Global Warming, Sustainable Development and WTO

By Bhowmik, Debesh | Political Economy Journal of India, January-July 2011 | Go to article overview

Global Warming, Sustainable Development and WTO


Bhowmik, Debesh, Political Economy Journal of India


It is a known fact that the global temperature will increase 10[degrees]C in the next 100 years for which the sea level will increase 6 meters in the next 100 years. The increase in green house gases like CFC, HCFC, C, C[H.sub.4], and C[O.sub.2] are the factors of global warming. The effects of global warming are numerous such as: it will destroy eco-system of sea, coral formation, vanish national park of Alaska, Florida Panthar, Himalaya, and destroy the world ecosystem. Global warming has a great effect on agricultural productivity which will decline in several regions that can hamper food security of the world. The earth's climate is driven by solar radiation. In the long term, the energy absorbed from the sun must be balanced by outgoing radiation from the earth and the atmosphere. Part of this outgoing energy is absorbed and reemitted by radiative atmospheric gases, thereby reducing net emission of energy to space. To maintain the global energy balance, both the atmosphere and the surface will warm until the outgoing energy equals the incoming energy. This is the greenhouse effect. In 1827 Fourier conceived the theory of the green house effect. Arrhenius published in 1896 a analysis of possible climate change caused by industrial emissions of radiatively active gases. Early in the 20th century there was a lively scientific debate on whether atmospheric carbon dioxide would increase and lead to warming, or decline and lead to cooling. Carbon dioxide accumulations were first raised as a national concern in the United States in a 1965 report of the President's Science Advisory Committee. In the 1970s attention switched from greenhouse warming to the possibility of global cooling, motivated in part by a cooling trend that began about 1940. By the early 1980 fears of global warming had revived, again partly because temperatures indicated an end to the cooling trend. By the middle of the 1980s a number of national and international and 4.5[degrees]C (and possibly higher) by some time in the 21st century which was reported by the Carbon Dioxide Assessment Committee 1983.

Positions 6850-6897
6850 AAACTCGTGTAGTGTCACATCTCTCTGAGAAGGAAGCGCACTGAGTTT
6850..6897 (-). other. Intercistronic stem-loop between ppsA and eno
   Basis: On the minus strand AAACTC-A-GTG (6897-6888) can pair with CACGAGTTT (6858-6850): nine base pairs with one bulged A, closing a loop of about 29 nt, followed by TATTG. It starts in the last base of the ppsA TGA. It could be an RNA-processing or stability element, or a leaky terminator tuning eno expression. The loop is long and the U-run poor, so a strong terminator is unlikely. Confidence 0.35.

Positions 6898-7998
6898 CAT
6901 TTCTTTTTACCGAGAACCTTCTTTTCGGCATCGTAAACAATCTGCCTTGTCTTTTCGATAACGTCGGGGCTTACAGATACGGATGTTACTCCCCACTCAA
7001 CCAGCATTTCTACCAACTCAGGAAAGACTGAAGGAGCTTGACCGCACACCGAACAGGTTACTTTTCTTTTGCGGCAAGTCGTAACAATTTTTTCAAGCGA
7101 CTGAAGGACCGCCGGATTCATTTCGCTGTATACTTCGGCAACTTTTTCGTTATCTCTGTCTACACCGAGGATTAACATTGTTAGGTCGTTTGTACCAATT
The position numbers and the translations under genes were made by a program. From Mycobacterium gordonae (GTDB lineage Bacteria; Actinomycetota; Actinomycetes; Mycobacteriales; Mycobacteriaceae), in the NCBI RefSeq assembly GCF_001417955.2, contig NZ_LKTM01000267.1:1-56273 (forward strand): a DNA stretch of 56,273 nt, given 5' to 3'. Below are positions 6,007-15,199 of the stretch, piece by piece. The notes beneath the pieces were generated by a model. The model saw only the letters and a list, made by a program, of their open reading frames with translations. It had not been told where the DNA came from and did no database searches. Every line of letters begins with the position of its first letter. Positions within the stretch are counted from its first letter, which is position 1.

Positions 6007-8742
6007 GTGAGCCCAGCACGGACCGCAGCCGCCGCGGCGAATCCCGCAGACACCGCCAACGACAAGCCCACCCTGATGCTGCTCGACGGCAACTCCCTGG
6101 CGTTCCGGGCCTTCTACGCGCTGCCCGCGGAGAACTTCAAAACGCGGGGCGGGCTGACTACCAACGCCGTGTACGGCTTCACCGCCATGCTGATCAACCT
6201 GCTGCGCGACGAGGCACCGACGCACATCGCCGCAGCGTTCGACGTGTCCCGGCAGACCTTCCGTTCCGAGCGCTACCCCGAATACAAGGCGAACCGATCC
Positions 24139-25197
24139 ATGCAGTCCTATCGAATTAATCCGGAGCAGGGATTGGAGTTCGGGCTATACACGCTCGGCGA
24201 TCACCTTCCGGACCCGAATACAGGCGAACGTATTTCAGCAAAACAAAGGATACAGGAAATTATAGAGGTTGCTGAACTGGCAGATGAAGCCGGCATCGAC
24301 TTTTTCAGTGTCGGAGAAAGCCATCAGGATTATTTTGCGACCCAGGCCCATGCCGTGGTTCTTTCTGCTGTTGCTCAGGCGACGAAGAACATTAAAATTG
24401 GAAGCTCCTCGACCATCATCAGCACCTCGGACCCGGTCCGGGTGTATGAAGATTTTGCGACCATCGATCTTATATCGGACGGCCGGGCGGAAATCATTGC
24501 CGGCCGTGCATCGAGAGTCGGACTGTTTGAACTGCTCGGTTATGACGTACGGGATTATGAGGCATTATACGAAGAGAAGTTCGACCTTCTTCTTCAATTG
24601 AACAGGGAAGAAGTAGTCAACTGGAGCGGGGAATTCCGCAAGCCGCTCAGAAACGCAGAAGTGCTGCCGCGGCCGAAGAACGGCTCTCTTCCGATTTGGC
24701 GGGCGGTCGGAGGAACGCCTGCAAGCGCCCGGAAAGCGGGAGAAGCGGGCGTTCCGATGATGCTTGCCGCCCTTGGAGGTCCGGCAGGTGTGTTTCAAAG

The main greenhouse gases which are shown in the Table-1 differ in the intensity of their heat trapping (or radiative forcing) and atmospheric lifetimes and thus in their ability to affect the radiative balance of the earth. CFC and nitrous oxide are many times more potent than the same quantity of carbon dioxide or methane.

Future trends in green house gases concentrations depend on number of factors--economic growth, the energy intensity of production, and the chemistry of the atmosphere, biosphere, and ocean-not all of which are fully understood. Nonetheless, as the recent scientific assessment by the intergovernmental Panel on Climate Change emphasized the direction is clear. Sometimes in the next century, heat trapping (or radiative forcing) from increases in greenhouse gases is likely to reach a level equivalent to a doubling of carbon dioxide concentrations over their pre-industrial level.

The International Climate Policy

The United Nations Conference on Environment and Development in Rio de Janeiro in June 1992 declared that in poor countries, (i) diarrheal diseases that result from contaminated water kill about 2 million children and cause about 900 million episodes of illness each year, (ii) Indoor air pollution from burning wood, charcoal, and dung endangers the health of 400 million to 700 million people, (iii) dust and soot in city air cause between 300000 and 700000 premature deaths a year, (iv) soil erosion can cause annual economic losses ranging from 0.5 to 1.5 percent of GNP, (v) a quarter of all irrigated land suffers from salinisation, (vi) tropical forests- the primary source of livelihood for about 140 million people --are being lost at a rate of 0.9 percent annually. Besides that concern over ozone depletion continues to grow. The consequences of loss of bio-diversity and of greenhouse warming are less certain but are likely to extent far into future and to be effectively irreversible. …

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